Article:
As of this writing, 2020 is on pace for approximately 110 transactions — matching 2009 as the slowest year for bank deal activity in the last 30 years. This is approximately a 45% decrease in M&A volume from recent years, given the average of 250 transactions a year in each of the last five years. But the prospects for increased bank M&A in 2021 are good; the factors driving industry consolidation are not going away.
The prevailing public trading value for banks is an excellent indicator for M&A pricing. As bank currencies increase in value, M&A values increase as well — the converse also being true. In the first nine months of 2020, bank stocks saw steep declines and significant underperformance compared to the broader equity market; banks were the second-worst performing industry sector in the S&P 500, behind energy.
The discounted valuations reflected the multitude of challenges that face banks, such as narrowing net interest margins and slowing loan growth. The discounted valuations and expected credit quality deterioration were the primary drivers behind 2020’s M&A slowdown. October and November saw a significant rally in bank stocks, reflecting hopes for stability following the election, optimism regarding the distribution of an effective vaccine anticipation of an improved economy and a credit environment with fewer losses than feared.
Slowdown, Not a Standstill
The slowdown in activity doesn’t mean banks have abandoned M&A as an important growth strategy. When downturns and recessions happen, predictably M&A slows until parties can establish a new lower pricing equilibrium. Discussions are happening now — even increasing in some markets — as bankers wisely use this time to continue or initiate strategic conversations.
Both buyers and sellers understand the need to maintain market discipline more than ever. Deal announcements picked up in the last several months; the 16 announcements in September made it the busiest month for M&A since the pandemic began.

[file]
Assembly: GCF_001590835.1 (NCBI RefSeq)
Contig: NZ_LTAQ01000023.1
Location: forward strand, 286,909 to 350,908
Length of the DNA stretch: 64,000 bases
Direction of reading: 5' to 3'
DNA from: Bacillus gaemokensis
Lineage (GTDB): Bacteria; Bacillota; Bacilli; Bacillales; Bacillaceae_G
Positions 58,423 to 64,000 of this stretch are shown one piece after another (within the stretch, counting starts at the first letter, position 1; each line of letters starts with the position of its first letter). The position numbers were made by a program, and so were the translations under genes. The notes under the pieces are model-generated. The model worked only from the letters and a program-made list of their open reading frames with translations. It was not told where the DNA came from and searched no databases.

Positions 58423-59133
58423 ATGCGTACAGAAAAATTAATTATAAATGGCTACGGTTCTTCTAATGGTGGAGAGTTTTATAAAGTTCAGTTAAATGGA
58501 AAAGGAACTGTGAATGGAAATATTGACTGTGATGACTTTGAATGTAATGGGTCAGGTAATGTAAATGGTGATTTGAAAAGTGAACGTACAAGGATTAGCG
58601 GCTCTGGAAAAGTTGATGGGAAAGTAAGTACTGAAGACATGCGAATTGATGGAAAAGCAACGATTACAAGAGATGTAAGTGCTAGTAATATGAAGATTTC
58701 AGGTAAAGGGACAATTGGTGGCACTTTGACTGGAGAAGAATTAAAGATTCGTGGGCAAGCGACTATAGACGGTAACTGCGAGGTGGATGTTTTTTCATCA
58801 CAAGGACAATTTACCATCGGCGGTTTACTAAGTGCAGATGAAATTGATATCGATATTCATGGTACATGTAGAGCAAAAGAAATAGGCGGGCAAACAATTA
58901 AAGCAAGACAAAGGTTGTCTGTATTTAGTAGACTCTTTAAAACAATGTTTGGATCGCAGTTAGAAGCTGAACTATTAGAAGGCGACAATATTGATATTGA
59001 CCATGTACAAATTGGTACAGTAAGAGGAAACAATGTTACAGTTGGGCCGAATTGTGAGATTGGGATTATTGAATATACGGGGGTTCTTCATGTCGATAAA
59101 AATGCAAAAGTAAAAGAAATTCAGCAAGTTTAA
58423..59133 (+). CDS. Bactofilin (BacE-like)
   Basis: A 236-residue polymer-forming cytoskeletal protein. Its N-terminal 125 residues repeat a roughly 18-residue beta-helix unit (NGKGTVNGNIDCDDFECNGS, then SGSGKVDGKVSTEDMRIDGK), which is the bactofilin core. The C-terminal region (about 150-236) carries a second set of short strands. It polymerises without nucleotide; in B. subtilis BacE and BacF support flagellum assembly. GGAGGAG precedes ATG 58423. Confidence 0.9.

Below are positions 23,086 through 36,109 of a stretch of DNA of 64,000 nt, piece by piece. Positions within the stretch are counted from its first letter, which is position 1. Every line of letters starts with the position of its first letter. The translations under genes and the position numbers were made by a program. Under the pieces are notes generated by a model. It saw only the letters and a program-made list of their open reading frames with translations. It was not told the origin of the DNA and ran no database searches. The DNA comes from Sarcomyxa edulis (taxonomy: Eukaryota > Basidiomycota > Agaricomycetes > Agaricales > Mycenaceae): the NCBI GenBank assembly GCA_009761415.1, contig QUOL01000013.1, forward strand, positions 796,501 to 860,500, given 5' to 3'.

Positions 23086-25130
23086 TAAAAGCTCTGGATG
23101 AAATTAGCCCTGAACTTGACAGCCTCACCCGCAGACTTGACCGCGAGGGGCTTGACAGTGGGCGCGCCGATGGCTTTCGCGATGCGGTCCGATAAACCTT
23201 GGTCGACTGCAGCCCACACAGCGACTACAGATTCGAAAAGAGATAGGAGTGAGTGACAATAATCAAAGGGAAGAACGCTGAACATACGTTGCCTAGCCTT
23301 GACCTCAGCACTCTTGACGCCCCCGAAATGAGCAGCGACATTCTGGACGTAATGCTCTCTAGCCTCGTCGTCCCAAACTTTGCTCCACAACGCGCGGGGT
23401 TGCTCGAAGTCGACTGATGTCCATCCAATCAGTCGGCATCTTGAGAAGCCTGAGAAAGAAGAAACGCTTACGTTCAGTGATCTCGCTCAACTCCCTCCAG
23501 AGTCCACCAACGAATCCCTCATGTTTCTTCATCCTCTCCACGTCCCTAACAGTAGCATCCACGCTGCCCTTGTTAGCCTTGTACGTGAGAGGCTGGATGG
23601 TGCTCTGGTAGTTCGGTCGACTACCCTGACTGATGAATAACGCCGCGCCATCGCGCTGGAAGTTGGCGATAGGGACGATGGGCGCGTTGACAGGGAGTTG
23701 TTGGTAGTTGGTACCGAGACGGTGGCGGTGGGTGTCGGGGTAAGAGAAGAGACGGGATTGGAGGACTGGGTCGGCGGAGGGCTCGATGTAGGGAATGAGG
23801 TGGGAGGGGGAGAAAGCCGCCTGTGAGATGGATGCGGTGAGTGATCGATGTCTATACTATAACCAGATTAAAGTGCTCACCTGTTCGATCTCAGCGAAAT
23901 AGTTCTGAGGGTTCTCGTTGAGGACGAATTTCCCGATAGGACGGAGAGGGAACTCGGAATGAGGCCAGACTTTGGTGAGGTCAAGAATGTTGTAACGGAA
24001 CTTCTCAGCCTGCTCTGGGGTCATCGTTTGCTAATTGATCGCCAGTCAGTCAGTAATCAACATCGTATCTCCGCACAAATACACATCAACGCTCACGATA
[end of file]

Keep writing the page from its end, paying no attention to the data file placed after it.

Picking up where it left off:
What Drives Deals Going Forward
Below are some of the factors that will drive bank M&A activity in 2021.
NIM Compression: Low or compressing NIMs are a stark reality, as “lower for longer” rates will continue until the end of 2023.
Operational Scale: If there is one truism in banking, the need to become more efficient is a constant. Banks will continue using M&A to scale their franchises and spread expenses over a larger asset base.
Lack of Loan Growth: The coronavirus pandemic brought the industry’s formerly robust loan growth to a halt. With the exception of mortgage activity, Paycheck Protection Program loans and businesses that cater to the stay-at-home economy, few are looking to expand, and many are in cost-cutting mode.
Pent-Up Demand: Many buyers and sellers pressed pause at the onset of the coronavirus to focus internally. Anecdotally, we are hearing more discussions as buyers and sellers come off the sidelines.
Technology: The pandemic has underlined the importance of technology in a remote environment. Advancements will continue disrupting the traditional banking model.
Succession Planning or Lack Thereof: Often the No. 1 factor leading to M&A activity.
Motivated Sellers and Buyers
As markets recover over the next six to 12 months, we are likely to see three types of transactions: distressed, fatigued and mergers-of-equals. There will be banks adversely impacted by credit quality that need a buyer due to a deteriorating situation. There are also boards and management teams that did not plan on operating through another crisis and may decide it is better to sell than continue to compete independently. Finally, there are banks that will identify opportunities to create a stronger and more valuable company via a merger-of-equals. These can be highly attractive for both parties, and we are likely to hear more talk of a double-dip recession. In a lower-premium environment, the market is more receptive to mergers-of-equals.
We feel that astute management teams will actively explore M&A opportunities, while taking a very thorough and cautious approach to credit due diligence. Lower valuations mean there will rightfully be a lot of discussion about the value of a buyer’s currency and the reinvestment opportunity for selling shareholders.
Sellers make the biggest investment decision of their bank’s life cycle when they agree to a transaction involving stock. While the nominal values of transactions in 2021 may be lower than in 2019, exchange ratios may well be higher than they were pre-pandemic — meaning long-term value may be even greater as buyers’ stock prices recover in 2021 and beyond.